If you ask the state patrol, I am not a good driver. Over the past 15 years, I have had the “pleasure” of several traffic stops for rolling through a stop sign, driving too fast, failing to yield, and not using my turn indicator. Most recently, I was stopped for turning right on red and ticketed for this offense. Despite my less than stellar record, a volunteer asked me if I would teach her how to drive.
This volunteer (Mary) has been spending 30 hours a week at the Center helping us out for the past 2 years. I worry about Mary often wondering if she has enough food to eat and clothes to wear. Even so, Mary has never asked for anything and oftentimes refuses my offers to help her. Because I am more stubborn than Mary, I have continued to pester her about what she needs. A month ago, Mary came in and told me that she had been thinking a lot about my offers to help her. Mary told me that she did not want clothes, food, or anything else but only to learn how to drive.
My immediate predicament was whether I should be the person to teach her how to drive. Seeing how excited Mary was to learn, I conveniently forgot about my traffic history. Mary and I have now gone driving on several different occasions. Honestly, I am terrified. Yesterday we almost hit a parked van and a fire hydrant as well as to spend time driving on the grass and through a ditch. Nonetheless, I have never had so much fun.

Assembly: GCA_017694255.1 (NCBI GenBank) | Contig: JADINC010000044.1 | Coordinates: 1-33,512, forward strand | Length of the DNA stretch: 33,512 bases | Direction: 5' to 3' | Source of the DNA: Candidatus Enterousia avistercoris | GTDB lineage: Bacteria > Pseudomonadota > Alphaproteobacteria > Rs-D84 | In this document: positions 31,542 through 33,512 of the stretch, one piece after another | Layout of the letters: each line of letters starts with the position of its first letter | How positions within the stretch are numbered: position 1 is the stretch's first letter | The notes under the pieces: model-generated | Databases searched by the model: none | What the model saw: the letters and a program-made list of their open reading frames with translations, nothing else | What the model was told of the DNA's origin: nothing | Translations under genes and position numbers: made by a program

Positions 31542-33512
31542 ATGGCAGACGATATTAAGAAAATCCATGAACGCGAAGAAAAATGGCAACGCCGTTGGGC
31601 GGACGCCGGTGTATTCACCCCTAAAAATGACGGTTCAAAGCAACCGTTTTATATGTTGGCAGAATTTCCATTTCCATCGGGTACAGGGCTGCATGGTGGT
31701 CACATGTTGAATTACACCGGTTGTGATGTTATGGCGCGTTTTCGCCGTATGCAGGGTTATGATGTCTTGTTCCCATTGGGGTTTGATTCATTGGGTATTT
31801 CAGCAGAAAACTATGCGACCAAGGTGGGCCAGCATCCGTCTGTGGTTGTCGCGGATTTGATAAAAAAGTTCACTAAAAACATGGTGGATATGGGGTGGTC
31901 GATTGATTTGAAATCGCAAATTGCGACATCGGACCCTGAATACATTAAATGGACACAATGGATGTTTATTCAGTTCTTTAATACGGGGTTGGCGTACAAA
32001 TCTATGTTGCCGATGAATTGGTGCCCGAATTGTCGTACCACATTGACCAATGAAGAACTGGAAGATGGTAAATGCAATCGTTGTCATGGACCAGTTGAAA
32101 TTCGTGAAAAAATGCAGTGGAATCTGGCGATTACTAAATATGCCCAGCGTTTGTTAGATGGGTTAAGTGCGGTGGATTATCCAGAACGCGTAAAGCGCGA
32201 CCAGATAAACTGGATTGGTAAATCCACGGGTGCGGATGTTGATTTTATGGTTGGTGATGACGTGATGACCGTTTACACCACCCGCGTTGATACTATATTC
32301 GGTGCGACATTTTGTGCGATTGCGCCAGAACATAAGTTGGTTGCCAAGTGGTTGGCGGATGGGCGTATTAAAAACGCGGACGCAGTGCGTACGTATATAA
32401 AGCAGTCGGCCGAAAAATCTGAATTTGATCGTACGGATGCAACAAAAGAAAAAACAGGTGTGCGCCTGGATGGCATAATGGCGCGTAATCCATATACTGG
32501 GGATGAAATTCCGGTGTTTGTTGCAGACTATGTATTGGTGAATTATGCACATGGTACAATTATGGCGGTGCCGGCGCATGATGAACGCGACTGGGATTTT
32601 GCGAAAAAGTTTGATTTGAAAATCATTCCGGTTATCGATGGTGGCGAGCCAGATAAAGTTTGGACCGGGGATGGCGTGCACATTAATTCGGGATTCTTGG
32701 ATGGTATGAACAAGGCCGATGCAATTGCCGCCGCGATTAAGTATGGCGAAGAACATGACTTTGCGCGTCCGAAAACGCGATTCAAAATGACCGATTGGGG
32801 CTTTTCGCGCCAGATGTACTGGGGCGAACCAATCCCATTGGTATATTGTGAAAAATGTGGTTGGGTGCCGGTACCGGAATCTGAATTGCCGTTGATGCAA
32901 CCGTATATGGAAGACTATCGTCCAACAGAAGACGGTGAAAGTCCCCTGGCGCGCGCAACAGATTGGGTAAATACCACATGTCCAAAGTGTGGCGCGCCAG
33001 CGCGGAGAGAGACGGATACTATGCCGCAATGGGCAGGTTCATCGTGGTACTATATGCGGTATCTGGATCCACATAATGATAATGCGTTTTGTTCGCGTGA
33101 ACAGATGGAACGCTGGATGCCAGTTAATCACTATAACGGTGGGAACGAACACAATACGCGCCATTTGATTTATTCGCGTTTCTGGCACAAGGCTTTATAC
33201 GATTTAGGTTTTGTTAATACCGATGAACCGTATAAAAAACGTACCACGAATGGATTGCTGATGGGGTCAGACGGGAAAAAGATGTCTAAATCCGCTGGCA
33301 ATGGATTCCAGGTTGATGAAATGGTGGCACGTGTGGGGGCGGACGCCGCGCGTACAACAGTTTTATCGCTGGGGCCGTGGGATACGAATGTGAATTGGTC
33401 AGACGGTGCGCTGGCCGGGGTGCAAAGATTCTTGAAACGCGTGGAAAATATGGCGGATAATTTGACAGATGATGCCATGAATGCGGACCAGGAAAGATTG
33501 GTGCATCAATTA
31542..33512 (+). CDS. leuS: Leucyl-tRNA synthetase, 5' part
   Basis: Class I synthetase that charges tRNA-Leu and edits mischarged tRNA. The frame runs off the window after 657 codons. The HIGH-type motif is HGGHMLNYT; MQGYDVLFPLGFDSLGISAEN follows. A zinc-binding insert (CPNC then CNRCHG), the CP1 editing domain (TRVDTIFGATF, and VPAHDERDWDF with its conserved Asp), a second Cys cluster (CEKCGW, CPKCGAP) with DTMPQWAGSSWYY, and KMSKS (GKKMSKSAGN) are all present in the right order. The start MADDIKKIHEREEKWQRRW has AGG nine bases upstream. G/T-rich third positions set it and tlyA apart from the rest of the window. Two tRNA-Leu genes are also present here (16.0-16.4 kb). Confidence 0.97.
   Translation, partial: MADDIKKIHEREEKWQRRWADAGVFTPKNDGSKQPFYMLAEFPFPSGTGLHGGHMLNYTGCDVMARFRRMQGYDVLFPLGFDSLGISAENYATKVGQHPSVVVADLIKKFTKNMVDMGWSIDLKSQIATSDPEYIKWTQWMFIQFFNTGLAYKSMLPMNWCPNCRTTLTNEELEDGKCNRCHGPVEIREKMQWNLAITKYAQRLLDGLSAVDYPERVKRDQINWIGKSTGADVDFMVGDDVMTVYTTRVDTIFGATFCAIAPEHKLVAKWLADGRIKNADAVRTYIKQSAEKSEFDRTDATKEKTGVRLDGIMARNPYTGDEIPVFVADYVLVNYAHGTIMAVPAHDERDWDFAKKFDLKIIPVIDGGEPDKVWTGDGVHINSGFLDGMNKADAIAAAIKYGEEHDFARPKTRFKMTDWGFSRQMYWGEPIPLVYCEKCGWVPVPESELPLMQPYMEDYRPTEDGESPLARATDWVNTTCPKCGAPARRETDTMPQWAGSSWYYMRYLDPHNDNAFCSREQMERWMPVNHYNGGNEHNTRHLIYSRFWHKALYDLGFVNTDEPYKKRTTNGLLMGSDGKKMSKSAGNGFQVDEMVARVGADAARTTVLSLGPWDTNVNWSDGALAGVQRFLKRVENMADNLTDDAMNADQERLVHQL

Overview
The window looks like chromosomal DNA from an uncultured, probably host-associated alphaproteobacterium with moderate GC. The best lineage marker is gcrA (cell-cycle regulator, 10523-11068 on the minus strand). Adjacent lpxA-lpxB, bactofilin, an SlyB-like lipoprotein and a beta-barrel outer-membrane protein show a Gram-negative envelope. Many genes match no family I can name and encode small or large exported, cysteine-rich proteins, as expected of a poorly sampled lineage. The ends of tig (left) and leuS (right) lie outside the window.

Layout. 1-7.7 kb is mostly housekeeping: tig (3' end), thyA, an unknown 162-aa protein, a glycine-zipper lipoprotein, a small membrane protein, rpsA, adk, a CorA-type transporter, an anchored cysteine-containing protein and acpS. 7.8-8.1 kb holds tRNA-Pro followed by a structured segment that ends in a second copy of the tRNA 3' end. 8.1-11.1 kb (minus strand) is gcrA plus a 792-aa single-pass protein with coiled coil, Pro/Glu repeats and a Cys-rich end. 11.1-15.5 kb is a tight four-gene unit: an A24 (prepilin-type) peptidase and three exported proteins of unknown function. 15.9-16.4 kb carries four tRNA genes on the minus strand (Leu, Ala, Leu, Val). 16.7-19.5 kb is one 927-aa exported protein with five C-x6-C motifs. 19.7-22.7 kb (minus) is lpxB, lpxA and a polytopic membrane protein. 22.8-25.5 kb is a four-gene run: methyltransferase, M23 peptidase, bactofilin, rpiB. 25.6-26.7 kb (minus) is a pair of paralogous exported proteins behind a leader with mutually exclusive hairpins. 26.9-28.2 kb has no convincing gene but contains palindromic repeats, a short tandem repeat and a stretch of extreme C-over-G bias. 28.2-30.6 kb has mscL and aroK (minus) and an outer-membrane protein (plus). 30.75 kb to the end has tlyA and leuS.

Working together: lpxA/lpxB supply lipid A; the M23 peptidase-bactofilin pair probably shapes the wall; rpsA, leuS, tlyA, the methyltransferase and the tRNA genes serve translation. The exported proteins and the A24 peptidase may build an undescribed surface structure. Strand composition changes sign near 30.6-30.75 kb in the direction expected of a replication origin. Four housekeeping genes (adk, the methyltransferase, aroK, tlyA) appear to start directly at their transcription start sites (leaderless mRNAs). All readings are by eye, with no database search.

To see how driving can make this volunteer feel good about herself again and the sense of accomplishment she gets at the end of each trip is an incredibly rewarding feeling.
We may be a food pantry but we do so much more. We help people to leave abusive relationships, seek treatment for alcoholism, obtain their GEDs, become self-sufficient, and for Mary, we are teaching her to drive. For all these people, we are really doing the same thing. We are giving them hope.